1911 Encyclopædia Britannica/Capitulation

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CAPITULATION (Lat. capitulum, a little head or division; capitulare, to treat upon terms), an agreement in time of war for the surrender to a hostile armed force of a particular body of troops, a town or a territory. It is an ordinary incident of war, and therefore no previous instructions from the captor’s government are required before finally settling the conditions of capitulation. The most usual of such conditions are freedom of religion and security of private property on the one hand, and a promise not to bear arms within a certain period on the other. Such agreements may be rashly concluded with an inferior officer, on whose authority the enemy are not in the actual position of the war entitled to place reliance. When an agreement is made by an officer who has not the proper authority or who has exceeded the limits of his authority, it is termed a sponsion, and, to be binding, must be confirmed by express or tacit ratification. Article 35 of the Hague Convention (1899) on the laws and the customs of war lays down that “capitulations agreed on between the contracting parties must be in accordance with the rules of military honour. When once settled they must be observed by both the parties.”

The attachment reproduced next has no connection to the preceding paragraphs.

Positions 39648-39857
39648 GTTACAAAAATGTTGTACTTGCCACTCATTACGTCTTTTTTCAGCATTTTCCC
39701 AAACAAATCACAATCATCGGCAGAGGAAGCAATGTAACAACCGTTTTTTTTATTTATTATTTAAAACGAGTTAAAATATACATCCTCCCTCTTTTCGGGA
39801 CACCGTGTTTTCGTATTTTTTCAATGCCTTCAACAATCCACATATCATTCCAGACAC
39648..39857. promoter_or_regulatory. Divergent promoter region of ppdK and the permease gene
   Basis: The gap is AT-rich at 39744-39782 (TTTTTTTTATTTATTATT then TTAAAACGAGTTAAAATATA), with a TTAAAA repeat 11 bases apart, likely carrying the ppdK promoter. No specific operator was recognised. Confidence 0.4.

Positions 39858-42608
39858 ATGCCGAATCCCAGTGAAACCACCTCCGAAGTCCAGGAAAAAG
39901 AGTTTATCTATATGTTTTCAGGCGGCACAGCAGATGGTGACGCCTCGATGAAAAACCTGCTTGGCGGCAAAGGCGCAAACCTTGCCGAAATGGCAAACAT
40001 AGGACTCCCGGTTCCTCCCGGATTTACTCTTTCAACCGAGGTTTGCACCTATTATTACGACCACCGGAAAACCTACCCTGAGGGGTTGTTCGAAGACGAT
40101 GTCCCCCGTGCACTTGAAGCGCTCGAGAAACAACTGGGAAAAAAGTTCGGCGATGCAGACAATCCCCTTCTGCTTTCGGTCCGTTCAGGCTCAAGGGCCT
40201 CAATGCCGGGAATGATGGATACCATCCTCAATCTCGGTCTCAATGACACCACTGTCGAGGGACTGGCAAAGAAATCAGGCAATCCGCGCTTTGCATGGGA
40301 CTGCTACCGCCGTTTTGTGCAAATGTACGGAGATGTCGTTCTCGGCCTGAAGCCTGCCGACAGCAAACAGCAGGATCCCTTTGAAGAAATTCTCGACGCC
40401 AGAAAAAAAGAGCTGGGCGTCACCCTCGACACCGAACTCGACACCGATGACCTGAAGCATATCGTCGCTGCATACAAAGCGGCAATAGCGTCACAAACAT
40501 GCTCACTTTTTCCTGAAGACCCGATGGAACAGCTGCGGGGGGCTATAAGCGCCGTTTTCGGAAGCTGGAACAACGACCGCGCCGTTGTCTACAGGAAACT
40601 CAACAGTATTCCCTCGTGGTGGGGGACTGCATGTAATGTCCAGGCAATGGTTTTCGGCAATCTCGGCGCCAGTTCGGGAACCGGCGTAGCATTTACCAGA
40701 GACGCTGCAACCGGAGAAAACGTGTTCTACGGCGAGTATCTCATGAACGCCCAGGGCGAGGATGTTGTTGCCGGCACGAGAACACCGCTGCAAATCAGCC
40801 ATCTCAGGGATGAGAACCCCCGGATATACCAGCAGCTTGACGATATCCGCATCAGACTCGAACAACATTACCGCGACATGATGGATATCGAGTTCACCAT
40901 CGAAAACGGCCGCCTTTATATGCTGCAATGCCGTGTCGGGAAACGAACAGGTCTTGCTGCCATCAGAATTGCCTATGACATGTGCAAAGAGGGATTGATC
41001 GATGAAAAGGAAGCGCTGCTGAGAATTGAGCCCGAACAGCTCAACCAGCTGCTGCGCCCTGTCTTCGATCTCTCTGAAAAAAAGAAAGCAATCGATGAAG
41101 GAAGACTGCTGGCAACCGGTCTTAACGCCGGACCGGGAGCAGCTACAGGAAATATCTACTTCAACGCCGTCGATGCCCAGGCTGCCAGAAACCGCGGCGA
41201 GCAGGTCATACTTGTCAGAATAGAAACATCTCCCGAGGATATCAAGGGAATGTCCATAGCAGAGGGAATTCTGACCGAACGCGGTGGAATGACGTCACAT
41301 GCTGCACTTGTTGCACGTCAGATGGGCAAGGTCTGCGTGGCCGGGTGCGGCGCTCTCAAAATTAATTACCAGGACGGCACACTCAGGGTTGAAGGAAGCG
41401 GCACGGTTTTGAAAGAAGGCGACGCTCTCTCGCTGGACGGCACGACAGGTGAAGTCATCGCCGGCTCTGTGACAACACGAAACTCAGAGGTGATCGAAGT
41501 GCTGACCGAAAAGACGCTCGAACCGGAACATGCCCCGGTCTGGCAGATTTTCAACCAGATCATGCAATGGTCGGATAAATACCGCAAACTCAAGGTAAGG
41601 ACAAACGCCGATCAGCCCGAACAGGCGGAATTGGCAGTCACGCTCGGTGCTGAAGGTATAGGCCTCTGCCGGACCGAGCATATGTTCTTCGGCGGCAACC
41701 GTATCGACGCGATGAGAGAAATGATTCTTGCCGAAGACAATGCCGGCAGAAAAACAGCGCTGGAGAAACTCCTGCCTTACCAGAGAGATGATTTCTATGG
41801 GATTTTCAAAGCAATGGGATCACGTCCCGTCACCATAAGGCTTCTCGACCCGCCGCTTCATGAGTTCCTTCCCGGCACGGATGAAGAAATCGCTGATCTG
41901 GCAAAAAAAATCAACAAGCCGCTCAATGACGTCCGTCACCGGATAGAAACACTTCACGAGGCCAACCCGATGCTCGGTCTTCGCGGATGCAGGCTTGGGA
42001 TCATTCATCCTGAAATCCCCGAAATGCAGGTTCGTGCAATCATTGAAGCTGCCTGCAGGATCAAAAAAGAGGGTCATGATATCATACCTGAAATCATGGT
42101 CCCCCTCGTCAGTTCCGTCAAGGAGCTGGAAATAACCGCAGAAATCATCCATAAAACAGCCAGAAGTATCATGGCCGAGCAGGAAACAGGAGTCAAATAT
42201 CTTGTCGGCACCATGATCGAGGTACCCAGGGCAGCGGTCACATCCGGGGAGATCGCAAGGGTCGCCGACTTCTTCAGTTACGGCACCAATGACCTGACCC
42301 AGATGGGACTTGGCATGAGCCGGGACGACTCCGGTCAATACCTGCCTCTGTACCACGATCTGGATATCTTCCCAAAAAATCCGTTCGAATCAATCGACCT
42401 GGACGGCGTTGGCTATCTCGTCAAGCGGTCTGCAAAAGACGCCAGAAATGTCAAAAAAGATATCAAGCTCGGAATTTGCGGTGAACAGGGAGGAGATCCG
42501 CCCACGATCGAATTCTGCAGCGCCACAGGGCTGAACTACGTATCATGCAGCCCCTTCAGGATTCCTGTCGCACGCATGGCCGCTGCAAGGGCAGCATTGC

In another sense, capitulation is the name given to an arrangement by which foreigners are withdrawn, for most civil and criminal purposes, from the jurisdiction of the state making the capitulation. Thus in Turkey arrangements termed capitulations (q.v.), and treaties confirmatory of them, have been made between the Porte and other states by which foreigners resident in Turkey are subject to the laws of their respective countries. The term is also applied by French writers to the oath which on his election the Holy Roman emperor used to make to the college of electors; this related chiefly to such matters as regalian rights, appeals from local jurisdictions, the rights of the pope, &c.